Caretaker Prime Minister Najib Mikati insisted on Friday that his government had inherited the problems and crises of previous cabinets, attempting to absolve himself of the failings and incompetence of most of his ministers.

“For two days, I listened to the MPs’ statements and their opinions, most of which were constructive and pointed out the faults we need to remedy, and I did so based on fruitful cooperation between government and parliament. However, it would be preferable for discussions to continue in this constructive approach because the nation concerns us all, and the government and the House are the guarantee of the state,” he stressed in an address delivered before the start of the vote on the 2024 draft budget.

Photo by Jihane Kabalen

Mikati also criticized his detractors, who “think that their existence on the political scene is due only to defamatory and sometimes indecent speeches, whereas they deserve neither praise nor criticism.” Mikati added: “It’s a pity that parliamentary work has become the object of media confrontation, especially when one examines objectively the substance of the amendments proposed for adoption during the debates. Differences in approach and different points of view on the issues addressed are part of the nature of the work and its demands. However, some took advantage of this to restore their image or to give themselves a moment of glory. What struck me most was the fact that several MPs disavowed their direct responsibility for electing a president, preferring instead to hurl accusations at the government and me, blaming me for usurping the powers and prerogatives of the Head of State and violating the Constitution. I cannot ignore these accusations, more so as I stress at every Council of Ministers meeting the need to elect a president of the Republic.”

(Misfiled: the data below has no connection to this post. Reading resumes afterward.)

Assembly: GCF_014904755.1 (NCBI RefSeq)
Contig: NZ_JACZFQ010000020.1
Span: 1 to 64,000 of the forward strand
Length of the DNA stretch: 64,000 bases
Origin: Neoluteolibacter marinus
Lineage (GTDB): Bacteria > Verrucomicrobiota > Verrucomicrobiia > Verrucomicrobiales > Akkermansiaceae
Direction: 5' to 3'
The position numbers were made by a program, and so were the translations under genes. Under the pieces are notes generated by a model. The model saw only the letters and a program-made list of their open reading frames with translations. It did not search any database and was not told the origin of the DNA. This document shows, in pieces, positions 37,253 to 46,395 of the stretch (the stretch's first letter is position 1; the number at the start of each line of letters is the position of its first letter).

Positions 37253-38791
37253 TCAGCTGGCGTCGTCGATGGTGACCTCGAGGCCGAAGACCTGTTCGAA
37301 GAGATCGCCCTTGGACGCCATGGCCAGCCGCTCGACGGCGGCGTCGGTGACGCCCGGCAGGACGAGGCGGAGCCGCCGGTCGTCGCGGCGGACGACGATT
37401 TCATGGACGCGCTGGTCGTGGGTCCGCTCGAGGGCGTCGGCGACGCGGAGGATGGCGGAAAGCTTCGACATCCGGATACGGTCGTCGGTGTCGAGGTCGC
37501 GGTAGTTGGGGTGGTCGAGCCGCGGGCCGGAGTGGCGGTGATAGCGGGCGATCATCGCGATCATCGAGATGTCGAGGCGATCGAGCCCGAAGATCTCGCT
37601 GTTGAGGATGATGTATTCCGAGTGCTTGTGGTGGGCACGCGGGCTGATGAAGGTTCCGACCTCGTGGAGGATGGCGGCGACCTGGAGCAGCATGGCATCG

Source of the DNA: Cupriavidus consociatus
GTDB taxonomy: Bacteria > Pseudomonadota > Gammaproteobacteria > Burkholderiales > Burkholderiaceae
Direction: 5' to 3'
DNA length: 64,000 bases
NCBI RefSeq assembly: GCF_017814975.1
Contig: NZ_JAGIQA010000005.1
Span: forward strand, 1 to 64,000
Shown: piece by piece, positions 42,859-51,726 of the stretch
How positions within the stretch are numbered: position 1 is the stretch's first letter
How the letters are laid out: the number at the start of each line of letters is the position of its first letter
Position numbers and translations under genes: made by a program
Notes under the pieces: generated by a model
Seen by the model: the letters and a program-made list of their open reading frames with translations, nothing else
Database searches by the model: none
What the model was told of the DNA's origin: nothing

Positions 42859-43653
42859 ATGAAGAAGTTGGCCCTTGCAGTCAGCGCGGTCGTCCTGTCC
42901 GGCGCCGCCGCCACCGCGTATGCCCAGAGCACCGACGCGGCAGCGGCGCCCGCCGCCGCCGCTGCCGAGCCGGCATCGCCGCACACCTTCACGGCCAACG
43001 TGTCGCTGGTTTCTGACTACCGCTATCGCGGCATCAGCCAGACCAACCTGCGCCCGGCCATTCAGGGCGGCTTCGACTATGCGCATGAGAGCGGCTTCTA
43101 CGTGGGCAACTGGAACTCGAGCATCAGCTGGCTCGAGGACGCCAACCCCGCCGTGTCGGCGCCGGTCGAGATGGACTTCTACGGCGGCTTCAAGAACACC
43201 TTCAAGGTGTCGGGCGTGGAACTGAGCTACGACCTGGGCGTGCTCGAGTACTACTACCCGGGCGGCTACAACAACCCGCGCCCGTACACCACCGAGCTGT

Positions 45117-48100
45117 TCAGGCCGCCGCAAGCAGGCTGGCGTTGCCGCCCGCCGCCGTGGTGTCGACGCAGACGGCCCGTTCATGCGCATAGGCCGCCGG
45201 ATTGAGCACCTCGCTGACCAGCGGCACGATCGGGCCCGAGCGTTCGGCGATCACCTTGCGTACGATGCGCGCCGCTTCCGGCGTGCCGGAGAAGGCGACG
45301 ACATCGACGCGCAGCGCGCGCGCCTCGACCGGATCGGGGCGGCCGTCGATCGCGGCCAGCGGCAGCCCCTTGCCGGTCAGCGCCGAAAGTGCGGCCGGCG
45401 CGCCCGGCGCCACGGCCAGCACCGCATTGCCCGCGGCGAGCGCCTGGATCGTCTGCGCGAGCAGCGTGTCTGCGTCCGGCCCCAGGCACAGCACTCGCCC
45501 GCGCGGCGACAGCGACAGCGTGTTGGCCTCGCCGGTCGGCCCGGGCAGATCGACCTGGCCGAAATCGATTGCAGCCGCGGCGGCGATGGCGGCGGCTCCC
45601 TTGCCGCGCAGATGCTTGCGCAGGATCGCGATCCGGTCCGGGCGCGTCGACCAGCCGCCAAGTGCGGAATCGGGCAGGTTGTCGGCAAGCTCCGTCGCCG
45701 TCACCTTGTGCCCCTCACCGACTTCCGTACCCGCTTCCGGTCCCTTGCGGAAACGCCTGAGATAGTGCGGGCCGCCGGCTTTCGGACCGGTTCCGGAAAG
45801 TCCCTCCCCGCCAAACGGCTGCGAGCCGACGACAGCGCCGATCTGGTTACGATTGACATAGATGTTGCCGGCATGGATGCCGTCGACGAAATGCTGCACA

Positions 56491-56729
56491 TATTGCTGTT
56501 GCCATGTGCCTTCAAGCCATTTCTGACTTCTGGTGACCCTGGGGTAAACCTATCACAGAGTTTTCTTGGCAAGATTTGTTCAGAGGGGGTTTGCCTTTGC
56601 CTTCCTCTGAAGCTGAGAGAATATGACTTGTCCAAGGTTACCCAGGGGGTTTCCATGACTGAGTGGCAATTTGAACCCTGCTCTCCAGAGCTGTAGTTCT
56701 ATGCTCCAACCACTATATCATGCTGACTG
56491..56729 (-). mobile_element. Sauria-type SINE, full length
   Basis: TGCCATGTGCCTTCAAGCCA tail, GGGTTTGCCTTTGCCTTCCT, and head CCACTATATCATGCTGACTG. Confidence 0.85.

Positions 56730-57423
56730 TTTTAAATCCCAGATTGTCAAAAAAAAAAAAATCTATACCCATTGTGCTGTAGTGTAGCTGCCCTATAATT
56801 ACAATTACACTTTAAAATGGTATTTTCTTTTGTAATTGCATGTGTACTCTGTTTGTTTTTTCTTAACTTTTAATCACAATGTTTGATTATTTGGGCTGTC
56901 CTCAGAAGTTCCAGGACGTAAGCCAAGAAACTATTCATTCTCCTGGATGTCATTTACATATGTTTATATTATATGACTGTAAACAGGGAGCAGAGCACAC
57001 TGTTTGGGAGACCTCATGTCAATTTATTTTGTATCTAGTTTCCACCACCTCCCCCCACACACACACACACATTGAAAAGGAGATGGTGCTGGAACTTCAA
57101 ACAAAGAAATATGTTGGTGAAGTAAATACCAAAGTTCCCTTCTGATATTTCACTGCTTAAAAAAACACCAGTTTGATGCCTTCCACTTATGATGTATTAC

The Prime Minister in charge of current affairs wished to justify his actions a few days after approving eleven laws, a prerogative that falls to the Head of State and has caused a stir on the political scene.

“The way I act at this particular time is in line with Resolution 6/2023 of the Constitutional Council, which ruled in favor of the constitutionality of holding government sessions. Any excuse to hinder the smooth running of the Council of Ministers is futile. As Prime Minister of all of Lebanon, I have the right to direct and exercise authority over the Council of Ministers and public institutions and to supervise them,” he retorted.

“We are here today to discuss the budget, which is a government priority because it ensures the state’s financial stability above all else. Approving the budget is one of the most important tasks entrusted to Parliament to guarantee the continuity of public services and the regularity of the state’s accounts so that the democratic process can be properly carried out. Admittedly, this budget is not ideal, but it is adapted to the economic, security, social, and international conditions that Lebanon is experiencing, not to mention the regional climates that have adversely affected the country. Nonetheless, I would like to thank the Finance and Budget Committee and its Chairman for the work they have accomplished.”

Mikati concluded, in a frustrated tone, “Instead of complaining and criticizing every initiative we undertake, elect a president and get it over with!”